3
$\begingroup$

Regarding the cosmological selection hypothesis and testable predictions, Lee Smolin asserted the following:

"Smolin: I did make two predictions which were eminently checkable by astrophysical and cosmological observations, and both of them could easily have been falsified by observations over the last 20 years, and both have been confirmed by observations so far.

One of them concerns the masses of neutron stars and the prediction is there can't be a neutron star heavier than about twice the mass of the sun. This continues to be confirmed by the best measurements of the masses of neutron stars."

What is he referring to? As far as I know, the neutron star mass limit is a prediction of GR, and doesn't suggest that any fine-tuning is involved in it. Is this correct?

http://www.space.com/21335-black-holes-time-universe-creation.html

$\endgroup$
3
$\begingroup$

The question is dealt with on pages 302 to 304 of Smolin's book The Life of the Cosmos.

The reasoning is based on a proposal by Hans Bethe and Gerald Brown (I don't have the reference to hand) that in a neutron star kaons can become light (by a mechanism analogous to superconductivity), and indeed can become light enough for an electron to decay into a kaon and a neutrino. Smolin argues that if Bethe and Brown are correct this decreases the mass at which a neutron star will collapse to somewhere around 1.5 solar masses (the book doesn't explain the calculation).

Smolin's idea is based on the tendancy of the universe to maximise black hole formation. Because the Bethe-Brown mechanism would increase the number of black holes formed, Smolin predicts the Bethe-Brown mechanism does occur and therefore than no neutron stars will be found with a mass of greater than two solar masses.

I should caution that Smolin's idea of cosmological natural selection is not widely accepted, and relies upon the unproven idea that a black hole nucleates a new universe with slightly different physical laws. Until such time as evidence emerges to support it I should treat the idea with some caution. Having said this, Smolin's book is a fascinating read. I thoroughly enjoyed reading it and I recommend it to everyone (who isn't too credulous!).

Later:

Smolin's paper The status of cosmological natural selection (last updated in 2008) places the mass limit for kaon condensate stars at 1.6 solar masses. That means that if the J1614-2230 mass measurement is accurate it does indeed rule out Smolin's idea. Having said this, we don't know the equation of state for such dense objects and I'm sure there is wiggle room.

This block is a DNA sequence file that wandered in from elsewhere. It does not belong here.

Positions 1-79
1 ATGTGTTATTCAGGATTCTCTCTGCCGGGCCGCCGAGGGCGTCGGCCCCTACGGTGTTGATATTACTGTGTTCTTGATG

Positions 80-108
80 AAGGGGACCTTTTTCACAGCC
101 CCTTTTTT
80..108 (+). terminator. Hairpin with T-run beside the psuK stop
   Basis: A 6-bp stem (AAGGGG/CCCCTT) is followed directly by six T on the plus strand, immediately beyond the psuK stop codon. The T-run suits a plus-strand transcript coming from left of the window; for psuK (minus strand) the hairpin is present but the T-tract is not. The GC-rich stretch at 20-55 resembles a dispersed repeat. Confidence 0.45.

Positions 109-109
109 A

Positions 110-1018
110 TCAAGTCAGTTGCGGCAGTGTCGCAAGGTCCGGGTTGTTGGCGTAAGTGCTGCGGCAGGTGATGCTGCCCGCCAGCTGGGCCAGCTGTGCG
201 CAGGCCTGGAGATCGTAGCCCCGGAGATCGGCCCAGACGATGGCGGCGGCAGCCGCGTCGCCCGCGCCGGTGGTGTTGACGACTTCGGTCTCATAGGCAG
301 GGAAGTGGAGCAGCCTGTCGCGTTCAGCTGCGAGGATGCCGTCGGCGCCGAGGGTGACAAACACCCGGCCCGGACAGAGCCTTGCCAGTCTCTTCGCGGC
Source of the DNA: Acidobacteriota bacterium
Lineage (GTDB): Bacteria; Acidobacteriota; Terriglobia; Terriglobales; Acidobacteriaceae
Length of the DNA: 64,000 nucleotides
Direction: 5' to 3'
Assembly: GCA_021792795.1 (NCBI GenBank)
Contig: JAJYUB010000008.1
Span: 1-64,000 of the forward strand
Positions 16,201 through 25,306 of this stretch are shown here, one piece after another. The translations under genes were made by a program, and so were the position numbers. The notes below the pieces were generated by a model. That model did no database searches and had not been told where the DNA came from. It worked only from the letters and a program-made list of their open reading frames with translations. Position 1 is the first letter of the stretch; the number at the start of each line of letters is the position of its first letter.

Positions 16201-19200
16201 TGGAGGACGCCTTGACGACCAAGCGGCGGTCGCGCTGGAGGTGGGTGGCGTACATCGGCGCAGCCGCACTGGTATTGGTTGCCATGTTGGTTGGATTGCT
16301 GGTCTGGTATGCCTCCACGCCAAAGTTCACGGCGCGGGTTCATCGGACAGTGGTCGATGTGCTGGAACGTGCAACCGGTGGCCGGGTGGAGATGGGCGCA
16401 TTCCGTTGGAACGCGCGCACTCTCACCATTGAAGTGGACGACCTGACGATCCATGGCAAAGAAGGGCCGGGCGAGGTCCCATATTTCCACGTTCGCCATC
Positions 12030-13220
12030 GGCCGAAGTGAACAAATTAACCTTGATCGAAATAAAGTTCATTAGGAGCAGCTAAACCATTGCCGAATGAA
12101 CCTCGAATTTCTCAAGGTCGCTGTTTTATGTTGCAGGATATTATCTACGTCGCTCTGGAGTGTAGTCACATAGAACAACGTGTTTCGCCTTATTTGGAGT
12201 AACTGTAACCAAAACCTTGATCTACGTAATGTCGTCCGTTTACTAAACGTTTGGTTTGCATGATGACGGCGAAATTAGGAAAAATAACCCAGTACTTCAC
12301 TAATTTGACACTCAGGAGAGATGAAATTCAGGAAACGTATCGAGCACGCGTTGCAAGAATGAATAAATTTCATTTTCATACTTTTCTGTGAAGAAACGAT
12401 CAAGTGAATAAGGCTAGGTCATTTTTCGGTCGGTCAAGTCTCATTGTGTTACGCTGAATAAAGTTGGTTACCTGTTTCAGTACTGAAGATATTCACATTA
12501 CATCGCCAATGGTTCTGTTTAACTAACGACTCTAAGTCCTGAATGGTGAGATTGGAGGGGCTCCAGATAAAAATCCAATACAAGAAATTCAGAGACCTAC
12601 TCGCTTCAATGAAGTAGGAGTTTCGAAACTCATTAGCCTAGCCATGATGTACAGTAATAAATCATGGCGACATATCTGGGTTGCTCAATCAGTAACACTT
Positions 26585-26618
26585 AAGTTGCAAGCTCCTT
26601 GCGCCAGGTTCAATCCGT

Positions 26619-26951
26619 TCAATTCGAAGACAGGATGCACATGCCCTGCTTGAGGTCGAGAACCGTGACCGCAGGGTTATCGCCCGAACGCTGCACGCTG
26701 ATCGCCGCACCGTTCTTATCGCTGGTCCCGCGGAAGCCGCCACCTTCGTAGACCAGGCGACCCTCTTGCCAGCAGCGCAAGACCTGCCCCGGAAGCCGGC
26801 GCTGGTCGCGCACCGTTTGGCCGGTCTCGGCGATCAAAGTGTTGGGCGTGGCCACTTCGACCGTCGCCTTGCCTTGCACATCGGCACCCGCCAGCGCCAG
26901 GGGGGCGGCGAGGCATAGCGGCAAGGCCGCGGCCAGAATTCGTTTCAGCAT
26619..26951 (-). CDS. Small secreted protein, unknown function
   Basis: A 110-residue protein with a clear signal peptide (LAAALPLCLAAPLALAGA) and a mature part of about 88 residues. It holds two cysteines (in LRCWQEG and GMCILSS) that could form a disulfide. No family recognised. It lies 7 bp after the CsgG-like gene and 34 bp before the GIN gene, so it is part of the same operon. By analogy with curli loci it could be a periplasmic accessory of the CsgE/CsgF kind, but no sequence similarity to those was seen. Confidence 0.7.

$\endgroup$
  • $\begingroup$ Interesting. Well, if the J1614-2230 mass measurement is accurate, it seems to rule out either that the mass limit is as low as 1.5 SM, ... or that J1614-2230 is actually a quark star. Does these pulsars emit any clue to know if they are neutron or quark stars? $\endgroup$ – diffeomorphism May 27 '14 at 15:27
  • $\begingroup$ I agree that Smolin's idea is nothing short of eccentric. But as a quote from B. Russell says: 'Do not fear to be eccentric in opinion, for every opinion now accepted was once eccentric' $\endgroup$ – diffeomorphism May 27 '14 at 15:29
  • $\begingroup$ @diffeomorphism: Wikipedia says the high mass of J1614-2230 rules out many neutron star equations of state that include exotic matter such as hyperons and kaon condensates. I believe the Bethe-Brown idea Smolin has in mind is a kaon condensate, and therefore Wikipedia implies Smolin's cosmological selection idea has been disproven. However I don't think the physics is well enough understood to be quite so certain ... $\endgroup$ – John Rennie May 27 '14 at 17:13
1
$\begingroup$

The upper mass limit for neutron stars depends both on general relativity and on the equation of state for dense nuclear matter. General relativity we seem to understand pretty well. Dense nuclear matter we understand less well, so estimates of the neutron star upper mass limit vary by about a factor of two.

If Smolin's idea really does provide another, lower ceiling for neutron star masses, that's possibly interesting.

$\endgroup$

Your Answer

By clicking “Post Your Answer”, you agree to our terms of service, privacy policy and cookie policy

Not the answer you're looking for? Browse other questions tagged or ask your own question.